“Now with my clients that are emerging artists or semi-established, the story is a crucial element to a campaign and a direct connection to the level of results that come in. The more angles we can run with, the better. Right now, we have an artist who has a well-known business curating specialty tonic drinks, so that allows us to explore opportunities in the health and wellness areas of the media. At the end of the day, music lovers want to connect with artists on a personal level beyond just the music they create and it’s our job to sell these stories to the media so fans or potential fans can connect on a deeper, relatable level.”

Hamilton: “Premieres are definitely falling out of fashion. On one hand, that’s a relief because pitching to secure them is extremely time-consuming. But, it can be tough to get coverage without the enticement of an exclusive, especially for the emerging artists on my roster. That’s why having a refined narrative is imperative. I think the first thing I ask a potential client is ‘what’s your story?’ It’s so important to have a ‘why’––why is music [the thing] you’ve chosen for your life’s work, and how does your personal narrative weave itself into the art you create? We are relational, we want to know we aren’t alone in the world, and when we’re able to identify with or understand the story behind a song or an album, that deepens the connection we have with that artist’s work. It also makes us more likely to follow that artist along his or her career. My goal is to build a foundation like that for my clients, not only with the media but with the listeners themselves.”

Jones: “What is important, generally speaking, about podcasts is the connection. If someone is going to devote 30-plus minutes of uninterrupted headspace to a podcast, it’s a connection to the host or a general topic that they formed. There are some general-topic podcasts and celebrity-driven podcasts that are fun and great to do under most any circumstance, but when you can find that right combo. Where there is a story and connection between the host and artist/client, it is going to translate to a connection in the audience that can be stronger than 100 other impressions. You are going to create a fan for life, and again you might create a story bigger than the podcast.”


ROLE OF PRESS RELEASES

MC: In 2021, what is the deciding factor to go wide with a press release as opposed to a finely chiseled, personalized and targeted outlet list? Are you being more selective on when a press release should be sent?

Greenberg: “An experienced and seasoned publicist should be able to decipher if a press release is needed or if a particular story or event by an artist needs a targeted pitch. A press release is an informational tool and should be available so media have clear information.”

Jay Jones

Hamilton: “I do both. I reach out to and follow up with a curated group of folks when I have a single out or news to share. I think when a song or an album comes out, a press release is a great tool in case there’s a writer out there who might like the music that I haven’t pitched yet. I target my press releases for genre/style, particular interests, regions, etc., and keep them all in a linked file that I send in my pitches for writers to reference. I definitely don’t want to clog up inboxes with a million of them, but in my personal practice, they still play an important part in the process.”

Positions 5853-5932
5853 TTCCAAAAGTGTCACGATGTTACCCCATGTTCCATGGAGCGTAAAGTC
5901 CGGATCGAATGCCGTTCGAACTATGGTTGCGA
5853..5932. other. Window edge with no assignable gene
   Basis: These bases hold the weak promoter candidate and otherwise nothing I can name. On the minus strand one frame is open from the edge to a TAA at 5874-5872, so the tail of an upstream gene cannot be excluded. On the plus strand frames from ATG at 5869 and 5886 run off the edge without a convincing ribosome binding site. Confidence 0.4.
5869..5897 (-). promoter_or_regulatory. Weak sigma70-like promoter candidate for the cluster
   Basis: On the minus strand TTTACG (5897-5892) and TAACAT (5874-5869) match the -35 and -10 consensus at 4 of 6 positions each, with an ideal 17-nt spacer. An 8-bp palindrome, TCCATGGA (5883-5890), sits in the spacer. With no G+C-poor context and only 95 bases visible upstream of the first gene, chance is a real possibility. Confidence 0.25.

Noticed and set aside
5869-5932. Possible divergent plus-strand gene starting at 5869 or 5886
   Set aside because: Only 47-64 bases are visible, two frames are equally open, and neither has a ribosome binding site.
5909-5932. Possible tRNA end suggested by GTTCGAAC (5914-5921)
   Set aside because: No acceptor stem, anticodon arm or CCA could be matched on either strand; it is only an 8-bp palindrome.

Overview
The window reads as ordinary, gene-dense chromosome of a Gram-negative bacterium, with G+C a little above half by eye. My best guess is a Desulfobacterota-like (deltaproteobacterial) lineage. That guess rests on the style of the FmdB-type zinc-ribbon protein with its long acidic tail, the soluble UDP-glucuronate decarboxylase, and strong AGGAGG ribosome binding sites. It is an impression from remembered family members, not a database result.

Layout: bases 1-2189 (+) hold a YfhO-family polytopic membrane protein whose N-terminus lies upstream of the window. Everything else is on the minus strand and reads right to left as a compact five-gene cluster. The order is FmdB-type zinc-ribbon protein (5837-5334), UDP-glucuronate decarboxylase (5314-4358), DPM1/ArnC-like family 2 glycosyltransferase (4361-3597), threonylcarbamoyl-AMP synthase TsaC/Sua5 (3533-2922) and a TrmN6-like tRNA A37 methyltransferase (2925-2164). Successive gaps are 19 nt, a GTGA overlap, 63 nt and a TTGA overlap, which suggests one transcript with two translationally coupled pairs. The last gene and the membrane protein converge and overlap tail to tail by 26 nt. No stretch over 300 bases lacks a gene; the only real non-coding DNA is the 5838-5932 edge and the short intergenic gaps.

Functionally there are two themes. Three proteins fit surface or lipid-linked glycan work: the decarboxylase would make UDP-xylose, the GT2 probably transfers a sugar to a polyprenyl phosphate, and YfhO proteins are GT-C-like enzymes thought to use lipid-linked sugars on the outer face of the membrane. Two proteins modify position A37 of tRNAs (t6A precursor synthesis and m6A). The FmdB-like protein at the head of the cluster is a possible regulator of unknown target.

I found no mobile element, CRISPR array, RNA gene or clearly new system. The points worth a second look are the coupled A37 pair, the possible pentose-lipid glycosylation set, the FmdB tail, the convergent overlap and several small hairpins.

Jones: “The bar has always, and I think will always continue to be ‘is this news?’ In 2020, however, you 100% had to up the factor to account for partner exhaustion. There are always going to be press releases, particularly on the label side, that we are obligated to put out. We have to let the media and partners know that albums, singles, and videos are out and available. That is our job. Beyond that is knowing which of those releases need a follow-up note or call or personal touch.
“If you are blessed to have an artist like Granger Smith who has huge social platforms that have been built and developed over time, there are many things that are best served to put out to his massive core on his platforms and then point the media back to those channels. I think we find ourselves in 2021 taking things that might have been hard pitches in past years and singling out folks who we truly feel are the right fit and sending them as an FYI––‘I wanted you to see this because I think you will really like it, but know there is not a hard ask here,’––because at the end of the day, the media are our partners and 2020 exhausted their bandwidth.”

Gowen: “My responsibility to clients as their publicist has a lot to do with the education process of informing the media on what my clients have going on. It’s extremely important to me that it’s done in a digestible and effective way with the media. Press releases remain a constant for 100% of our campaigns as they are information-heavy on the project at hand in contrast to the targeted, personalized outreaches or followups with the media that we do.